'Escape at Dannemora' Director Ben Stiller on Filming in a Real Prison and Developing Trust With the Community

Wilson Webb/SHOWTIME
Paul Dano and Benicio del Toro as prisoners David Sweat and Richard Matt.

Showtime's drama meticulously re-creates the events that led to the infamous escape of two inmates aided by the correctional facility's seamstress.

With a true story as unbelievable as Showtime's Escape at Dannemora, Ben Stiller wanted to leave little to the imagination. When presented with a spec script by Brett Johnson and Michael Tolkin, he originally turned down the project because it lacked the necessary details to tell the story of two inmates who escaped upstate New York's Clinton Correctional Facility with the help of a prison seamstress. Everything changed when New York State's inspector general released a 150-page report that provided Stiller with the particulars he needed to commit. 

THR spoke with the 53-year-old executive producer/director about the intensive research process and how he received permission to shoot at the real prison.

Could you have done this project without the inspector general's report?

It was integral because the first scripts they wrote were an imagining of what happened. They didn't have that much information, and I initially passed because I felt I didn't know enough about what went on. That report had all of those details of how this relationship developed between this woman, these two inmates and how they were able to escape. Researching it went on for about a year.

When producing a true story, does the pressure of accuracy weigh on you at all times?

It does. Ironically, we find that what people actually do is sometimes more fantastic than something you could make up. The fact that it's true is what's so interesting about it. I made every attempt to find out what really happened and tell the story as accurately as possible.

How did you end up shooting at Clinton Correctional Facility?

The New York State Department of Corrections allowed us access through a meeting we had with New York State Gov. Andrew Cuomo. We didn't think we were ever going to get it, but luckily, we got to film in some of those places where all this happened.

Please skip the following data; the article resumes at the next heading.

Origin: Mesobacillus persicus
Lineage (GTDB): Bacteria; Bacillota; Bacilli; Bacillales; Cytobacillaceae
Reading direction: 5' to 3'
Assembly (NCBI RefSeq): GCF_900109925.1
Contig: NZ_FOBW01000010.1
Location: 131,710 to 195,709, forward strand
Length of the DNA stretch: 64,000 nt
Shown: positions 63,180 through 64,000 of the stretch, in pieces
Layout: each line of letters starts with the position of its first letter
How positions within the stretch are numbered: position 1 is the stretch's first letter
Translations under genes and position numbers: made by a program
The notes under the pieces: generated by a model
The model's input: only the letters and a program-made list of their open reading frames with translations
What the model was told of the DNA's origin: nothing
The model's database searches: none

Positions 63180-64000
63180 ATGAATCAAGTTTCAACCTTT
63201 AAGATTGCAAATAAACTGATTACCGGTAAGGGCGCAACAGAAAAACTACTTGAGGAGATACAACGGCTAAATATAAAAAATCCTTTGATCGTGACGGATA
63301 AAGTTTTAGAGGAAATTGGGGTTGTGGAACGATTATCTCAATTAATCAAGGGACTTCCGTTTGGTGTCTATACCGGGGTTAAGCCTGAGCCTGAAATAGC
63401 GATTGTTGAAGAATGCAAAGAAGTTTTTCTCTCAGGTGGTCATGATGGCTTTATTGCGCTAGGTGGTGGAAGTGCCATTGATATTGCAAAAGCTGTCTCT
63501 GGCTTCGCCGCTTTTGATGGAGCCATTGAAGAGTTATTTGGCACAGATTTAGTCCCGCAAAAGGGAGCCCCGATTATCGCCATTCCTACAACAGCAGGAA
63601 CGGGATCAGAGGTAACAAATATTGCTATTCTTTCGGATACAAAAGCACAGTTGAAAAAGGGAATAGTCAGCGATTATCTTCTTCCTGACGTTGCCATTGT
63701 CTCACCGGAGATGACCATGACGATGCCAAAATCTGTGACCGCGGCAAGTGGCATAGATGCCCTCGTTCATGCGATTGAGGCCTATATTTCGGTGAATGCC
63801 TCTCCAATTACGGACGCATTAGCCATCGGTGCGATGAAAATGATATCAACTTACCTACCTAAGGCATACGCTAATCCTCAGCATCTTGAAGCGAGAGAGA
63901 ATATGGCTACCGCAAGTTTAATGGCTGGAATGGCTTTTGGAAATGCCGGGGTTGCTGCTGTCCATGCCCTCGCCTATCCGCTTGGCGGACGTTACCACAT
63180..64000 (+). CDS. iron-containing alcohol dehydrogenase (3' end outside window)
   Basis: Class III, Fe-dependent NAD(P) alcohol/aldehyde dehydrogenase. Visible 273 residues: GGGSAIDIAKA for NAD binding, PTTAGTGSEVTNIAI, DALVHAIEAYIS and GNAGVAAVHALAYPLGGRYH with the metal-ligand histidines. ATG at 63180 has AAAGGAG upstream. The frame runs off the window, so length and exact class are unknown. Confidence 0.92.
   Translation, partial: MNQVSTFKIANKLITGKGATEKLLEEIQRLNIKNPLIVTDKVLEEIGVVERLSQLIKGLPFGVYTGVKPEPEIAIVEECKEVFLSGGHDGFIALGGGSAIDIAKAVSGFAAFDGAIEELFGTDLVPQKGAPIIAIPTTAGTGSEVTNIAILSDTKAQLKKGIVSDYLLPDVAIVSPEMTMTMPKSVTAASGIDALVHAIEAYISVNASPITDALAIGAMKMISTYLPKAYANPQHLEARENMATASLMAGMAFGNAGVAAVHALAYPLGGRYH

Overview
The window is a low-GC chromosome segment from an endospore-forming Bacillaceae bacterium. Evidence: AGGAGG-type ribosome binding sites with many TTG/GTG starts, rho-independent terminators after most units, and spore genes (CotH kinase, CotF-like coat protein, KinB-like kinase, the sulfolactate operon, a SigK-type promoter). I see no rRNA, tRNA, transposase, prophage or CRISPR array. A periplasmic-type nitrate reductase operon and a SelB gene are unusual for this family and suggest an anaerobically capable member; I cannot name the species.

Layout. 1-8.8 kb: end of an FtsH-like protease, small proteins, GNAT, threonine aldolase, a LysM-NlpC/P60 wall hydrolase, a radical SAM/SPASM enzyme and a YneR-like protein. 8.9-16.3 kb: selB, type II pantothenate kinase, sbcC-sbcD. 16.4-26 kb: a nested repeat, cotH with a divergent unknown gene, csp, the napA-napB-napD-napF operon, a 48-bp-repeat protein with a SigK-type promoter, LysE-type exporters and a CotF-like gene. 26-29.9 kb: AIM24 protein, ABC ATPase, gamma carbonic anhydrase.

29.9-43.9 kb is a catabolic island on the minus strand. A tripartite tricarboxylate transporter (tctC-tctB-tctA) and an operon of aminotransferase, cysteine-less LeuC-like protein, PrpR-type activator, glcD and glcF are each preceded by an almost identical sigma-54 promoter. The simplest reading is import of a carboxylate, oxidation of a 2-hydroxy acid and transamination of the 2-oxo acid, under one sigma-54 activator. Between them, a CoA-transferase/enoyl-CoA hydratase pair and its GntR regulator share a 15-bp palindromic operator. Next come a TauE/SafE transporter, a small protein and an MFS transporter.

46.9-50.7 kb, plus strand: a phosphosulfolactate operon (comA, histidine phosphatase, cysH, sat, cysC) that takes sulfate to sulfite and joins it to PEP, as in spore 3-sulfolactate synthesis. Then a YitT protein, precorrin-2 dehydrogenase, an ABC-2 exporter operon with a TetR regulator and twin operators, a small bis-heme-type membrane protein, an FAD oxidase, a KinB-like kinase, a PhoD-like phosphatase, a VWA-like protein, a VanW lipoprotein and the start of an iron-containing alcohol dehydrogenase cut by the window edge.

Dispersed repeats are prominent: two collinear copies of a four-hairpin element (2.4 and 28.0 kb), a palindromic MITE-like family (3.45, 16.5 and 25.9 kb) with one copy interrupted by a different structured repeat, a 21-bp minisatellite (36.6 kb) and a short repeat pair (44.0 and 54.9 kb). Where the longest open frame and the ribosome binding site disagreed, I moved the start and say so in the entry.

Because the escape humiliated Dannemora, how did you assure locals that they'd be respected?

Some people were definitely a bit wary because when the escape happened, Dannemora was descended upon by the media for about a month — and then everybody left. So I felt it was important that we developed trust and let them know that we were trying to tell the story as truthfully as possible. We made some really good friends there, such as ex-corrections officers and people in law enforcement. We worked with all locals at locations where things actually happened. That made a big difference, especially in re-creating the manhunt.

Was episode five's tracking shot the most difficult to produce?

Definitely. The inspiration for the shot was GoPro footage that law enforcement made a few days after the escape, where they retraced Sweat's escape. We pulled that shot off across our entire seven-month shoot in Dannemora, New York City, Yonkers, Pittsburgh — wherever we could find tunnel sections.

Is there another nominee that you're looking forward to meeting at the ceremony?

I'm looking forward to crossing paths with the Game of Thrones people. I was also really taken by Chernobyl.

Interview edited for length and clarity.

This story first appeared in an August stand-alone issue of The Hollywood Reporter magazine. To receive the magazine, click here to subscribe.